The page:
The ‘G’ in GIMP’s acronym stands for GNU, which is a strange piece of language called a ‘recursive acronym’, the sort of joke that plays well with parts of the hardcore software developer crowd but goes a bit over my head – or maybe just past it.
GNU stands for “GNU’s Not Unix!”, and the GNU in that explanation of the first acronym also stands for “GNU’s Not Unix!”, and the GNU in that explanation of the second acronym also stands for “GNU’s Not Unix!” – and so on, forever.
Basically, it’s an acronym that contains itself, so deconstructing it causes a loop that repeats forever. As I said, it’s a very inside joke, so don’t feel bad if it doesn’t work for you. Apparently, it was a very common practice among hackers in the 70s and 80s, if you want to read more on it.
GNU Free Software
It’s hard to talk about GIMP without understanding the reasons why so many software developers would freely donate huge quantities of their time and energy to work on a project that can’t possibly make them any money when their skills are clearly so valuable.
In the late 70s and 80s when the developmental foundation stones of personal computing were being put into place, several programmers (nobody called them developers then) realized that there was a serious danger behind companies owning the rights to all popular software.
This led to the establishment of the GNU free software movement by Richard Stallman along with growing support, and the eventual creation of widely-used legal software licensing agreements that support and protect a huge amount of the free software available today.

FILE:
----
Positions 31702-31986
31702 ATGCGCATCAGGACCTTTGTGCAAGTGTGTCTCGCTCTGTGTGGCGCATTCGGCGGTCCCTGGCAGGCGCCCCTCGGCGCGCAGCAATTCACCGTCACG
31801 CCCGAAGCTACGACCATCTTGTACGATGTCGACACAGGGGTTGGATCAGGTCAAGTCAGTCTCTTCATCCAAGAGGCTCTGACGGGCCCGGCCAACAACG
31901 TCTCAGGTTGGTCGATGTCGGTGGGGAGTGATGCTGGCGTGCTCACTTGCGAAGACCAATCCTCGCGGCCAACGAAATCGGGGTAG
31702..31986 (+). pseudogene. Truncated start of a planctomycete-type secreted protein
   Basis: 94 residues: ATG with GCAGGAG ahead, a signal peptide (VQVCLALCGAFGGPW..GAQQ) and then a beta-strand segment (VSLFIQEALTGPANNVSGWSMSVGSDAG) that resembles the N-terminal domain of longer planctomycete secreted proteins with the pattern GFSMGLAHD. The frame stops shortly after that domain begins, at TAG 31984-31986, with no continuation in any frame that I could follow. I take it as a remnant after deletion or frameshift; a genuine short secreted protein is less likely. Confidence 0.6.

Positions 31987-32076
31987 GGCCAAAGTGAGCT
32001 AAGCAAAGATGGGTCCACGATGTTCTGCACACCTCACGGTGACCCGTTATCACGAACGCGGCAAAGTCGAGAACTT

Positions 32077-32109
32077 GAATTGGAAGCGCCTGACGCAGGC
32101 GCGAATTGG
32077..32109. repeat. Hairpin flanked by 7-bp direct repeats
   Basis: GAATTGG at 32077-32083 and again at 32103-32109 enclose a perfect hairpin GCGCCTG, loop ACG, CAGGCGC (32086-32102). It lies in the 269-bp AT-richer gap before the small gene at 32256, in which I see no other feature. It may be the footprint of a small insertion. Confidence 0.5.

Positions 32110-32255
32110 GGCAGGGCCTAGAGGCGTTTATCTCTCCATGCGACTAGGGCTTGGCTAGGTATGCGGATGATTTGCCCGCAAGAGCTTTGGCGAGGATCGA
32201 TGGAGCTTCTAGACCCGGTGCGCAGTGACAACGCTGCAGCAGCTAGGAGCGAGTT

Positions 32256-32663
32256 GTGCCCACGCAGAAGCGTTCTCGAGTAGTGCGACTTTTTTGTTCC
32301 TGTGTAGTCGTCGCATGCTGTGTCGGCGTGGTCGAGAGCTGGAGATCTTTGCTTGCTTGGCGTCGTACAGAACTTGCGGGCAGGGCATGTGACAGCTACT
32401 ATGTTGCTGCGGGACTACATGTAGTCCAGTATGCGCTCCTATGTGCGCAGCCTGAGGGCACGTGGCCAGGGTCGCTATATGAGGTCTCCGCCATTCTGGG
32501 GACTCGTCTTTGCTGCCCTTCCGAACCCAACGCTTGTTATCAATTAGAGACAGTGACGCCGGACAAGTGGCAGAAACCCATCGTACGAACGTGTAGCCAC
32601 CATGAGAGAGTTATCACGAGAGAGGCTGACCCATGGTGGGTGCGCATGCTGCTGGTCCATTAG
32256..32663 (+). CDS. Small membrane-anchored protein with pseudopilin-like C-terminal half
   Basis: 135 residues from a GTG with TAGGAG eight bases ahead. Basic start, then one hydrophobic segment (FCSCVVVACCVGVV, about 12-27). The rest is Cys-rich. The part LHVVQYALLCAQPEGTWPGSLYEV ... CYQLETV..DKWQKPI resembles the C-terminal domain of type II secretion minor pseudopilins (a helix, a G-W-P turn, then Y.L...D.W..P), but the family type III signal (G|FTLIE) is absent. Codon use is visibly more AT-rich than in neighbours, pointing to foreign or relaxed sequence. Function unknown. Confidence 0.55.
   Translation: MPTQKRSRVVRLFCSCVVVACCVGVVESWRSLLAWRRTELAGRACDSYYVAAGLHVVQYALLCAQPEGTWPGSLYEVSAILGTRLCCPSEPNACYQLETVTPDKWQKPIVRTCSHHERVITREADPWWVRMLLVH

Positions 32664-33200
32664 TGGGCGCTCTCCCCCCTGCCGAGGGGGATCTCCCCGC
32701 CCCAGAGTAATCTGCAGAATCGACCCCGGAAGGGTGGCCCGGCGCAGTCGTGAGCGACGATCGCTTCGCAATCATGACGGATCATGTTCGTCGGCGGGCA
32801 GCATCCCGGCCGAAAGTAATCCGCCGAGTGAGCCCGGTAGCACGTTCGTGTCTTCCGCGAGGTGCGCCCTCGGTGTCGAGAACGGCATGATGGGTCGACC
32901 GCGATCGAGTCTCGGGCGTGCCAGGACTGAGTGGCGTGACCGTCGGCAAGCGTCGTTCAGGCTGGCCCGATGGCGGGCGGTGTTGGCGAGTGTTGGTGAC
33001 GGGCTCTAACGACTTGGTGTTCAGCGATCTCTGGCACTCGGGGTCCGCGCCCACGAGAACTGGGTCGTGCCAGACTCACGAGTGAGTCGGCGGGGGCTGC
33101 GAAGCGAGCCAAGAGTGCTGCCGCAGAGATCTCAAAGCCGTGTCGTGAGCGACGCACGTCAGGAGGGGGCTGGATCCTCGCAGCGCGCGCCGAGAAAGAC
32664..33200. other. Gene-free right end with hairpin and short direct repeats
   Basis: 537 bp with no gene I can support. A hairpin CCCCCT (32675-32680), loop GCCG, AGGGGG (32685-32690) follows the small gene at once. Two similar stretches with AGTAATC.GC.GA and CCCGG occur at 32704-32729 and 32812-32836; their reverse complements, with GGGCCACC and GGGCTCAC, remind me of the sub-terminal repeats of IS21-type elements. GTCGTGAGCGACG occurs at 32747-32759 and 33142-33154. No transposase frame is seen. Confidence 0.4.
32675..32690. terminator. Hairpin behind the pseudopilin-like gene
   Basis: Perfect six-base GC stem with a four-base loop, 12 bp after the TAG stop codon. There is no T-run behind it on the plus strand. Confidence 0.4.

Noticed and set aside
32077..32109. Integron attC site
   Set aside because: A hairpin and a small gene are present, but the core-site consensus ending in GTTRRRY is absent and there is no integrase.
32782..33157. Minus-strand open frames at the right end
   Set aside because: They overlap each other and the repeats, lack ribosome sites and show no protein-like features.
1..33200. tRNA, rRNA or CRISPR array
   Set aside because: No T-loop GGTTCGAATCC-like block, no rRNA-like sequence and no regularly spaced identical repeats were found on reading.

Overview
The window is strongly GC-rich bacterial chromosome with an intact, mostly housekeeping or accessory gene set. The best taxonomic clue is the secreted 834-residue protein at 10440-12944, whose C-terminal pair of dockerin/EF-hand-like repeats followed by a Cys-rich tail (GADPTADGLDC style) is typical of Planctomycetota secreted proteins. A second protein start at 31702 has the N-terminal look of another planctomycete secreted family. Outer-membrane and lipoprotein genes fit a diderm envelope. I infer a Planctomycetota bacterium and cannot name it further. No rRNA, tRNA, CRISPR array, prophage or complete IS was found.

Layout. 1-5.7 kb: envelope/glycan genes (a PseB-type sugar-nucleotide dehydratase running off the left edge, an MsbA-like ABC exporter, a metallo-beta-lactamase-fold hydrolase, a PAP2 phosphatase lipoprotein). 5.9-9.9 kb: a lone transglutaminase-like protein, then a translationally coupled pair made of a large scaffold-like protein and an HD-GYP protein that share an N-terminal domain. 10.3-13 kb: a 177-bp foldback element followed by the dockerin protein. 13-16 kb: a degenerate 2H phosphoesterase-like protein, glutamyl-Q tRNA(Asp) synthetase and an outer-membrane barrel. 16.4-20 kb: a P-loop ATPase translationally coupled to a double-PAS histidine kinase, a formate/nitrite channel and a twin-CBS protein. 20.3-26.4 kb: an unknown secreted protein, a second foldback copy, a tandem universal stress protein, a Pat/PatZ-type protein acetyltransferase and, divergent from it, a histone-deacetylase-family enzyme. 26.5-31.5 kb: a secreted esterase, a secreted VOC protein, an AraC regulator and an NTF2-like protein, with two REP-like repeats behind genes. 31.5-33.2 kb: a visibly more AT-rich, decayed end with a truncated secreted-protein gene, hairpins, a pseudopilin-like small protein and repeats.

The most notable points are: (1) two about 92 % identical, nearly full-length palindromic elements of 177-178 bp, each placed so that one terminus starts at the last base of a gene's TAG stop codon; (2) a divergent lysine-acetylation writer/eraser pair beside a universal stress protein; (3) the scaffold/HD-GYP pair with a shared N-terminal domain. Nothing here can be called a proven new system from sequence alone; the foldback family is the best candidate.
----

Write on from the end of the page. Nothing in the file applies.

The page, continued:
It’s also important to note that when they use the word ‘free’, they’re thinking about liberty, instead of price – even though the software is also usually provided without any monetary exchange. The GNU Project spells this out quite clearly on their website – and remember, GNU is the G in GIMP:
- The freedom to run the program as you wish, for any purpose (freedom 0).
- The freedom to study how the program works, and change it so it does your computing as you wish (freedom 1). Access to the source code is a precondition for this.
- The freedom to redistribute copies so you can help others (freedom 2).
- The freedom to distribute copies of your modified versions to others (freedom 3). By doing this you can give the whole community a chance to benefit from your changes. Access to the source code is a precondition for this.
Source: The GNU Project.
I don’t have the space to cover the whole open-source movement, but that gives you a bit of an overview of the philosophy behind the GNU Project, and so also behind the development of GIMP.
Wait A Minute…
We should probably get this out of the way: yes, in North America at least, there is an unfortunate number of other non-acronym definitions of the word ‘gimp’, ranging from the ableist to the NSFW, but the software program is simply awkwardly named rather than trying to be rude.
I don’t know for sure, but I would guess that they’ve gotten a lot of flak over the name. So from now on, we’ll just say no more about it 😉About Thomas Boldt